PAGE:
“Ah, my old foe. We meet on the battlefield once again.”
(Alice states that they never met.)
“Not you insignificant bearer. My ancient enemy, the Vorpal One.”
-The Jabberwock (from that Tim Burton version of Alice in Wonderland)
So that Jabberwock fight I mentioned a little while back happened tonight. It went more or less as expected, though not everyone had their 2 characters, and I didn’t get to plan the entire encounter the way I wanted to, which left me a little unsure and probably not as effective as I would have liked. The main DM left the party the material (a Jubjub bird beak) to make one or more vorpal weapons, of which they made one, and gave to the fighter.
On paper, the Jabberwock was way too powerful (its Challenge Rating was nearly double that of the Average Party Level). I nerfed it a little bit (only a little bit) on the fly, but it was still very hard for the players to hit and, if it wanted to do Something Bad to the party, it would (and did) with impunity:
I opened with frightful presence (no one saved against it) and burble, which confused half the party, and probably did more damage than the monster itself by making the party attack each other. Then I critically hit the cavalier with a claw attack and caught him, carrying him away as I flew out of reach of the melee-based inquisitor. The wizard finished casting summon monster VII or so to call forth a tyrannosaurus, which stopped the confused archer from filling any of the other characters with arrows, because it was the closest creature to him.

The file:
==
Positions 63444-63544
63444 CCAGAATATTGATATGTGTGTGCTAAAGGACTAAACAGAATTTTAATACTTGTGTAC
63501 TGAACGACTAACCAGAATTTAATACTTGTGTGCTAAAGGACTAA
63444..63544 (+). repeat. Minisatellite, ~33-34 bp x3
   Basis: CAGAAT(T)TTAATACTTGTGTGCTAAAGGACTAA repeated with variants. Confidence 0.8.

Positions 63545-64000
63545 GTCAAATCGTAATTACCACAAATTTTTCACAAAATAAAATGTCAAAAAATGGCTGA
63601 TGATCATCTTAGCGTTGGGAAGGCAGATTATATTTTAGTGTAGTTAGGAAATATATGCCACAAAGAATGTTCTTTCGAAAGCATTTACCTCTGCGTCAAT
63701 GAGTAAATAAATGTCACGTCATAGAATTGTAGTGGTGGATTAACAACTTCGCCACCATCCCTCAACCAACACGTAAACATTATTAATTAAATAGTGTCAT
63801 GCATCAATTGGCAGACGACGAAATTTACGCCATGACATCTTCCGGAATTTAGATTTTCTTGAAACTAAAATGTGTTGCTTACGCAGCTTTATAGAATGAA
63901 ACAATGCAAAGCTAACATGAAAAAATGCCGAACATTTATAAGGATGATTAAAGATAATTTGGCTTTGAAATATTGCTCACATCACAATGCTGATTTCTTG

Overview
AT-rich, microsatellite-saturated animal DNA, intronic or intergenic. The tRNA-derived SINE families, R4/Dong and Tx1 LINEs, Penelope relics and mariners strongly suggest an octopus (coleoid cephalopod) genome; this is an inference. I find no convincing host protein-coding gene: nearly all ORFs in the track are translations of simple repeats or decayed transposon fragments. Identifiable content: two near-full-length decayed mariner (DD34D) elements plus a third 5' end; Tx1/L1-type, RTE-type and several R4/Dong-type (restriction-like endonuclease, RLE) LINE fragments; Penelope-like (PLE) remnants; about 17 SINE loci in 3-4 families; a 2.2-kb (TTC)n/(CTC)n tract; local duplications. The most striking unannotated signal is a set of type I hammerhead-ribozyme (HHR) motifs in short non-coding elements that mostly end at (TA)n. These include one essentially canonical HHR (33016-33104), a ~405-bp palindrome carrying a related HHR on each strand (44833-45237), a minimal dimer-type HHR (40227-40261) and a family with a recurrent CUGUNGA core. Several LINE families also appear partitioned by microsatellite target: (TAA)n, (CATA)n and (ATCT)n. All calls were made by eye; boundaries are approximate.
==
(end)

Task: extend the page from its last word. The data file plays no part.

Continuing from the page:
A bit of DM fiat let the wind-based oracle use control winds to bring the Jabberwock down from the sky and within melee range. The inquisitor charged and hit with her double-baned greatsword, then the Jabberwock turned its flaming eyes on the two of them, setting them both alight (like I said, Something Bad.) The gunslinger, who had been confused up until this point and had been trading blows with the fighter, turned and critically hit the Jabberwock and its (comparatively) pitiful touch AC, dealing upwards of 100 points, because guns ruin dragon fights.Thankfully his gun jammed on his second attack, or else he might have just killed it outright.
Finally, the fighter made all of this desperate action irrelevant as he came out of confusion just in time to roll a natural 20 with his vorpal beak-sword, ending the fight unexpectedly, albeit appropriately.
As I often am when these things happen, I was more than a little taken out of the action and had something of a hard time narrating the end of the fight, though the guy playing the fighter was totally stoked, and he had every right to be. I’m sad that I didn’t get to bite or whiffle, though.
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